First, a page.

According to the ICSC-Goldman Sachs index, sales fell 1 percent, the weakest October performance since at least 1969 when the index began. That compares to a 1 percent gain in September and well below the 1.8 percent average pace so far this fiscal year, which for retailers begins in February.

Excluding Wal-Mart, the October sales number was down 4.6 percent. The index is based on same-store sales, or sales at stores opened at least a year, which are considered a key indicator of a retailer’s health.

Wal-Mart posted a 2.4 percent gain in same-store sales, better than the 1.6 gain projected by analysts surveyed by Thomson Reuters. Including fuel sales, same-store sales rose 2.5 percent.

Target Corp. – which has lagged behind Wal-Mart because of its heavier emphasis on nonessentials – posted a 4.8 percent drop, worse than the 2.8 percent decline that analysts had expected.

Mumpower Predicts Becoming Tenn. House Speaker

Republican House Leader Jason Mumpower said he expects to be elected speaker when the Tennessee Legislature convenes in January.

The Bristol lawmaker in an interview with The Kingsport Times-News cited the unity of House Republicans in his time as leader in his party’s picking up four seats to gain a 50-49 majority in the General Assembly’s lower chamber.

But Mumpower isn’t the only potential candidate. Several Republicans are expected to explore a bid for speaker, including Nashville Rep. Beth Harwell, who argues that future GOP growth will be centered in Middle and rural West Tennessee.

Current Speaker Jimmy Naifeh, a Covington Democrat, may also seek to poach Republican votes to extend his record 18-year grip on the top post in the House.

The GOP will control both chambers for the first time since the aftermath of the Civil War in 1869, according to legislative historian Eddie Weeks.

Former U.S. Rep. Bill Jenkins was the last Republican elected speaker in 1969, when the two parties each had 49 seats.

Assassination Attempt Men Indicted by Grand Jury

Two men accused of planning an assassination attempt on President-elect Barack Obama were indicted this week by a federal grand jury.

Daniel Cowart of Bells, Tenn., and Paul Schlesselman of West Helena, Ark., face five counts of threatening a presidential candidate and firearms charges.

Both were arrested last month in Haywood County, Tenn., by local authorities after they had shot out the window of a church in Brownsville and scrawled neo-Nazi and white supremacy slogans on their car.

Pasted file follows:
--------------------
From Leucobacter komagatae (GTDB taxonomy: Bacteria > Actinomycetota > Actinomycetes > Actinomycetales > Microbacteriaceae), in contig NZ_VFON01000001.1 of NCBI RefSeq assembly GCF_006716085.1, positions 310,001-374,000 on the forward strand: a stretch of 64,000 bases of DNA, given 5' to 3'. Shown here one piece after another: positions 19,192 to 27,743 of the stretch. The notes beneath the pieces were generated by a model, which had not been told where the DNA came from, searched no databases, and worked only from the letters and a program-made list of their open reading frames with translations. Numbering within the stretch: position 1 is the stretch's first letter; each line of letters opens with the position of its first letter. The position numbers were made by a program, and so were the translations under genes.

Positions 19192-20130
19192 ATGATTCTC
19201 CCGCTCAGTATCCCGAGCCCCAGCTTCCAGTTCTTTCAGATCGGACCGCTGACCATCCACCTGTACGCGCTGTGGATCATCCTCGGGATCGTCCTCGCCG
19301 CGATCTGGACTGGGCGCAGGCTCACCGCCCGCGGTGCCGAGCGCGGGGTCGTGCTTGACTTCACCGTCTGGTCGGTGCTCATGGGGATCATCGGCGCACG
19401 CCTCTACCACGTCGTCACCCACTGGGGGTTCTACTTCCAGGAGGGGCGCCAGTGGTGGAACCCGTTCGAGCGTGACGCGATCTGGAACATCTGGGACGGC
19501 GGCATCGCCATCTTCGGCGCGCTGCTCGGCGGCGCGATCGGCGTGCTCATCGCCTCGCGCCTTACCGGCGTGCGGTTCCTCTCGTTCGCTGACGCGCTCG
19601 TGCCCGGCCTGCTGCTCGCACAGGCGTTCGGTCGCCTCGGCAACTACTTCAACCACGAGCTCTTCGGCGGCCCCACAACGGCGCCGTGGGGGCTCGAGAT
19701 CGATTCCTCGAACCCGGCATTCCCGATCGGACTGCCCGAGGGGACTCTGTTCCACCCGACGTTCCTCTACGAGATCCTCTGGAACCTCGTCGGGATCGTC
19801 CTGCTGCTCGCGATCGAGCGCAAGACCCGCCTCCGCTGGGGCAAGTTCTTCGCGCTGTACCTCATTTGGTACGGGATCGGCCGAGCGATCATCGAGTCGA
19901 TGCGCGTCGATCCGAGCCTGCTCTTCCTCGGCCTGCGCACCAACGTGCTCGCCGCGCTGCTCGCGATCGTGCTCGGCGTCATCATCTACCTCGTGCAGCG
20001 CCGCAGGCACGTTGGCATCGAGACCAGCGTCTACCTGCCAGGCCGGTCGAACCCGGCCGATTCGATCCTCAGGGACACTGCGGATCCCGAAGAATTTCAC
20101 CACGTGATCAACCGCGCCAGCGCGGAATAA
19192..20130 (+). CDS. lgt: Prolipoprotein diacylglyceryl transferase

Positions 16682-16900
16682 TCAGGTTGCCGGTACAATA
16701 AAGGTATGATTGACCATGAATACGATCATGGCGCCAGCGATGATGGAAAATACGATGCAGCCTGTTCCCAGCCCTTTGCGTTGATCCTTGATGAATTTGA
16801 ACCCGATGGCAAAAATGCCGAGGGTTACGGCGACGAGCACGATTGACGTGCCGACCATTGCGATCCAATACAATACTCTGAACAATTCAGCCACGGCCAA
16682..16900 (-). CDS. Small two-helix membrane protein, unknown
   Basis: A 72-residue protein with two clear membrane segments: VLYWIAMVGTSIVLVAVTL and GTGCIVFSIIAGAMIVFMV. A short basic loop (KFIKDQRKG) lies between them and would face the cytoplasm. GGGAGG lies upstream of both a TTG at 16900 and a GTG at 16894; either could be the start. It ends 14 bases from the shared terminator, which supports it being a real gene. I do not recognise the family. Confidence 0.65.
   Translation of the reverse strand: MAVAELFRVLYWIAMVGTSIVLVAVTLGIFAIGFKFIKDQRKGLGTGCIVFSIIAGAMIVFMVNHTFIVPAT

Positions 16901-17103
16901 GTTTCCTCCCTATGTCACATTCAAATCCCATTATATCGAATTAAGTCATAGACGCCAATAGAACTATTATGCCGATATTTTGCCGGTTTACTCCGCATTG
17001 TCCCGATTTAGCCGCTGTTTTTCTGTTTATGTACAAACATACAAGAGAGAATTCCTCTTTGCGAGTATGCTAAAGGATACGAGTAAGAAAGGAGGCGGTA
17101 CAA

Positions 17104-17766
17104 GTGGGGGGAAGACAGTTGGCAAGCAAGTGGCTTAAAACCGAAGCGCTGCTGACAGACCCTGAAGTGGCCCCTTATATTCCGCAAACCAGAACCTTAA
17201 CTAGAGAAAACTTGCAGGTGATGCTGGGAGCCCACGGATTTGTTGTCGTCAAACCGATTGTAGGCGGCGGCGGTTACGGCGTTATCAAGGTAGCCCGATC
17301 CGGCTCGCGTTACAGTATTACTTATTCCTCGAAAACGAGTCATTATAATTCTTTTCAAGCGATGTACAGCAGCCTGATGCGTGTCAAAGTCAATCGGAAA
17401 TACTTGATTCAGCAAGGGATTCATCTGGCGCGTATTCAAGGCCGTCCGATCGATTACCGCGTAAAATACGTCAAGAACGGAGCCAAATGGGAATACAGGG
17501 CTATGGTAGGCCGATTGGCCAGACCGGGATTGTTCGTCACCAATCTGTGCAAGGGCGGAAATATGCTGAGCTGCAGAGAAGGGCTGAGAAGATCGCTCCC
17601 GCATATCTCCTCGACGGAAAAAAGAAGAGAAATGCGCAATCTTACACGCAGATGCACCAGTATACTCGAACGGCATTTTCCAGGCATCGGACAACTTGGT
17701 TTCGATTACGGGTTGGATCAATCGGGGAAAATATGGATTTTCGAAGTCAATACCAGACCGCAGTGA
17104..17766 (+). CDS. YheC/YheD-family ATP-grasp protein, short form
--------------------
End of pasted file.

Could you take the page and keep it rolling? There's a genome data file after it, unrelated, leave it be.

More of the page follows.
The indictment Wednesday, the day after Obama won the presidential election, cancels a probable cause hearing that had been scheduled for Thursday before U.S. Magistrate Gerald Cohn in Memphis.

The two made a brief appearance before Cohn last week but waived a detention hearing. They remain in federal custody pending trial on the charges.

The indictment offers more details of a plot hatched in September and October as Cowart and Schlesselman allegedly communicated with each other via a white supremacy Web site. Four of the five counts describe a plot to rob an un-named gun store in Jackson, Tenn., as part of the planning for a murder spree targeting black citizens.

The plot, which allegedly was to be capped off by shooting at Obama from a moving car while they wore white tuxedos and top hats, led to the two meeting in person last month, according to the indictment. Before the face-to-face meeting, Cowart and Schlesselman allegedly talked via the Internet. That included the two sharing detailed plans to rob the gun store on Sept. 11, according to the charges.

But the fifth count also claims that Cowart made a threat against Obama as early as May. It doesn’t offer any details about where or how the threat was made.

Local Developer Forecasts Dark Days

Local homebuilder and real estate developer Jackie Welch has been involved in the development business for more than 40 years. In a recent interview with The Daily News, he said the downturn in the local real estate market will result in some painful realities in 2009, the year of the next countywide property reappraisal.

“There’s just going to be so many appeals (of new property values), and I would say it’s probably going to take a year or two to shake out.

“But I would say it’s going to cost the city and county 20 to 25 percent of the (property tax) revenue that’s just going to diminish. The real estate market has taken the brunt of this recession that we’re in. Houses that were selling for $250,000 – they’re down $50,000, $60,000 and $70,000.”

PROPERTY SALES 0 322 4,193
MORTGAGES 0 320 4,710
BANKRUPTCIES 0 211 3,096